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Petit Trial: Defense Reveals Joshua Komisarjesky Suffered From Child Abuse & Drug Problems

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Oct. 5 2011, Published 7:00 a.m. ET

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By Staff

With the prosecution in the Petit family murder trial resting their case on Monday, it was the turn of the defense team for Joshua Komisarjesky to take the stand in the New Haven, Connecticut court room on Wednesday, can report.

In a desperate bid to prevent the accused triple murderer from joining his accomplice on death row, Komisarjesky's attorneys first focused their attention on his sidekick, Steven Hayes, and his behavior in the days and weeks before the 2007 killings of Jennifer Hawke-Petit and her daughters, Hayley, 17, and Michaela,11, reported the Hartford Courant.

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Despite the defendant's chilling confession earlier in the trial that detailed how he beat Dr. William Petit, the sole survivor in the horrific attack, on the head with a baseball bat and then sexually assaulted his 11-year-old daughter while she was tied to a bed, his attorneys are arguing that their client only intended to break in and steal the family's belongings, not to kill them.

In the defense opening statements, Hayes, however, was portrayed as a career criminal desperate for money who feared going back to prison.

State police officer Detective Francis Budwitz testified that Hayes' mother, Diana, told him in an interview after the murders that her son had been living at her house, sleeping on her couch and stashing his things in her linen closet. His belongings included a collection of women's sneakers, which he had a fetish for, with writing on them.

Now 48 and awaiting execution, Hayes was on parole at the time and would often borrowed his mom's car and disappear with it on weekends.

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Diana Hayes was so worried about his behavior that she told a parole officer just days before the July 23, 2007 killings that she and her son were not "getting along" and she feared "what he was up to," and wanted him out of the house.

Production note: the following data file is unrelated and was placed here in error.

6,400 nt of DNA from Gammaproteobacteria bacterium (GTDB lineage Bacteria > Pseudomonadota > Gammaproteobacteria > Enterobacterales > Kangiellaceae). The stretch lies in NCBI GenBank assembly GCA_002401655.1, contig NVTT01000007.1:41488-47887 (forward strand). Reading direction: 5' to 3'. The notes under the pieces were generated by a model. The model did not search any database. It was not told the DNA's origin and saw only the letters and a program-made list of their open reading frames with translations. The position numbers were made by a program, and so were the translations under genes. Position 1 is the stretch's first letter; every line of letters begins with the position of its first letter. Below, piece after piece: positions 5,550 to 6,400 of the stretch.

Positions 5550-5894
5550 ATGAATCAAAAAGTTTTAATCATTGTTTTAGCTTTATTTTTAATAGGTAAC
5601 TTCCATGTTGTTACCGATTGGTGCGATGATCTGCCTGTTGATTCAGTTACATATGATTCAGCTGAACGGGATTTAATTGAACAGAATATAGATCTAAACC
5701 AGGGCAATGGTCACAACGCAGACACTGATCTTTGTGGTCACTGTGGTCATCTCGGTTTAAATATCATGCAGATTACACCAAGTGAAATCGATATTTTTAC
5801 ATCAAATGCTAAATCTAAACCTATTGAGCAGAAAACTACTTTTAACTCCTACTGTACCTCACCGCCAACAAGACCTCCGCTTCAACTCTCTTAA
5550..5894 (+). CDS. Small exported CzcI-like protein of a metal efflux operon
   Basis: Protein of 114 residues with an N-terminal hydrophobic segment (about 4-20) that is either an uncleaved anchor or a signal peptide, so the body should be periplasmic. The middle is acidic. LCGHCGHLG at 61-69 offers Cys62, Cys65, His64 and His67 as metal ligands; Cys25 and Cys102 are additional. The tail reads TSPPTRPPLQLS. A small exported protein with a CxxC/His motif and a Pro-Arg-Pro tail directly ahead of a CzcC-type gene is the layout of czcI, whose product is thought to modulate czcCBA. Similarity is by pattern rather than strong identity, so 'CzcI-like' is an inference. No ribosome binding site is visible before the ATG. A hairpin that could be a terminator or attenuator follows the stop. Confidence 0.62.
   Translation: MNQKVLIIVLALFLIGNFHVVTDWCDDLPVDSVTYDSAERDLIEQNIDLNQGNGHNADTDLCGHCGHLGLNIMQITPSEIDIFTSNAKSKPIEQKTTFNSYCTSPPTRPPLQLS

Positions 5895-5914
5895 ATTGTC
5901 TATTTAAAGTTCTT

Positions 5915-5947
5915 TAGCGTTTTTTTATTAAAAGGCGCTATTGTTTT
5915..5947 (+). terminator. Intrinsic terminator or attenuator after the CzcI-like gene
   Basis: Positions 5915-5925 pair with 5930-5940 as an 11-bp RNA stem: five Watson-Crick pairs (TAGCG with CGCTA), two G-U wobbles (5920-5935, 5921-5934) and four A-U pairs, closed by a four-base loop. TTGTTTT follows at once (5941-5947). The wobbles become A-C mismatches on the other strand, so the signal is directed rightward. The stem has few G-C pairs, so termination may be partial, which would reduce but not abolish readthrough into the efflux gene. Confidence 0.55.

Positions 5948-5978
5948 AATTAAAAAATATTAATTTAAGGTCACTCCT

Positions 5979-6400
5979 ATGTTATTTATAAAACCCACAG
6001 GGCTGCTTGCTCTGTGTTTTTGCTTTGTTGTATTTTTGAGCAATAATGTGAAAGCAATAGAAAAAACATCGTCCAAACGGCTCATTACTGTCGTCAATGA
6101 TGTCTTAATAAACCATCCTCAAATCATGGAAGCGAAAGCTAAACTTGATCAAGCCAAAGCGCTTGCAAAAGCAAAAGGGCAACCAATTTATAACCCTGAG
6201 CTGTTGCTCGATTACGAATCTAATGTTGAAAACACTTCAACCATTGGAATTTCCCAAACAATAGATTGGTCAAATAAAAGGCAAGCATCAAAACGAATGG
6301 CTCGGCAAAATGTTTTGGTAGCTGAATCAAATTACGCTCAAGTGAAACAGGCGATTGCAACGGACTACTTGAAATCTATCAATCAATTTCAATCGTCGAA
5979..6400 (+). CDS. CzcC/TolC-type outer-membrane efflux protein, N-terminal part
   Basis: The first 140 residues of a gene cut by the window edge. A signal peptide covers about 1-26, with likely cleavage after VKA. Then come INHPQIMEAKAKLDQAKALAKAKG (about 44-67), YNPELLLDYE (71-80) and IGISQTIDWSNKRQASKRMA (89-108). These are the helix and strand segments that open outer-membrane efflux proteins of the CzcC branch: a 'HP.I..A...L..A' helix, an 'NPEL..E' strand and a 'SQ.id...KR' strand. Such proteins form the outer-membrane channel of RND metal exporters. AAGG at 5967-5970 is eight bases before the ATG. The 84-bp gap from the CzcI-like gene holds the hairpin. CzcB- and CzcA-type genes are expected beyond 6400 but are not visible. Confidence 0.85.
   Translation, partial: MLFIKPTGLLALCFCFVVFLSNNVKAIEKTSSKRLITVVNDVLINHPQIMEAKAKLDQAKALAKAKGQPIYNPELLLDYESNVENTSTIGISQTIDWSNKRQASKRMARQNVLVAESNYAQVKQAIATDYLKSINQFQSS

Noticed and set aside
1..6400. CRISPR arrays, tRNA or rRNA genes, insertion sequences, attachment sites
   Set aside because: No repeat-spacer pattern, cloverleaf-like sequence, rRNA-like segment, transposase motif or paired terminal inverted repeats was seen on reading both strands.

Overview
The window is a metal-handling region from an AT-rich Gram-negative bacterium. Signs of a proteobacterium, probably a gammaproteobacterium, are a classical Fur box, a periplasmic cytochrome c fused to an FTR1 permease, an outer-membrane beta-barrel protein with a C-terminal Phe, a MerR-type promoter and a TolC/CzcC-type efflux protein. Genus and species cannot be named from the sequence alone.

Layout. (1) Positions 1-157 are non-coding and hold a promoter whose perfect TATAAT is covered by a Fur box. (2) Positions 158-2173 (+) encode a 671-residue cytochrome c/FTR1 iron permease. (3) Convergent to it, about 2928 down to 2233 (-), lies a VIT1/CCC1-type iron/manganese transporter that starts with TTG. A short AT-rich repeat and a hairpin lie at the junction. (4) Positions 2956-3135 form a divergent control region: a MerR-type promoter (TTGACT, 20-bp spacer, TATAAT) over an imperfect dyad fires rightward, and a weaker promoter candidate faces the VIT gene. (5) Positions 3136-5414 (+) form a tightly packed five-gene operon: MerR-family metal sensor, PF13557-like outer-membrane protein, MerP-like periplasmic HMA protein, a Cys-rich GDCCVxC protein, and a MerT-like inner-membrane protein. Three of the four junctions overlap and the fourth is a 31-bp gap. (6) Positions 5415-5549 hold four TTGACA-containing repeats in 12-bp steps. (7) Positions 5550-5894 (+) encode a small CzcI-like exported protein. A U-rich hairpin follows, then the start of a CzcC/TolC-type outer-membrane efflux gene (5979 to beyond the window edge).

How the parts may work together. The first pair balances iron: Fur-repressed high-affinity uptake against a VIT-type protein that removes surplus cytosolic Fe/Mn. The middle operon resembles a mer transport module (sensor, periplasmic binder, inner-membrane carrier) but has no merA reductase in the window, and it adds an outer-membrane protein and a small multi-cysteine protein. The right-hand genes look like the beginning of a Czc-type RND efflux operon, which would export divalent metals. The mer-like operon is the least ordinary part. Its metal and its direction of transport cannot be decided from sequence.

During Hayes' trial last year, his attorneys took a similar angle, claiming that it was Komisarjesky who was the mastermind behind the home invasion gone wrong by into entering evidence journals that the 31-year-old wrote detailing his work as a serial burglar and commentary of what had happened that fateful night.

Dr William Petit
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Later in Wednesday's proceedings, the court heard a very different image of the cold-hearted killer than the prosecution had portrayed that involved details on a series of concussions, a history of sexual abuse and extensive abuse of crystal methamphetamine and marijuana

Dr. Leo Shea testified that the combination of traumatic experiences - including suffering five concussions between the age of 9 and 17 through sports and a car crash - created the "perfect storm" in Komisarjesky's life and that it adversely affected his cognitive behavior.

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The evidence took a graphic turn when the New York University neuropsychologist explained how Komisarjevsky was anally and orally raped between the ages of 4 and 6 and that he had been tortured by being burned.

All of those experiences could have affected certain parts of Komisarjevsky's brain, Dr. Shea said, leading to irritability, an inability to make decisions, problems socially and the lack of ability to think of the needs of other people.

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Along with the other ingredients in the recipe for disaster, the defendant had trouble with spelling, reading, math and concentrating in general, testified Dr. Shea after conducting tests on him, but had good verbal skills and was a risk taker.

The trial continues.


Prosecution Rests In Petit Family Murder Trial

Defense Attorney In Petit Murders Makes Another Unsuccessful Attempt At Mistrial



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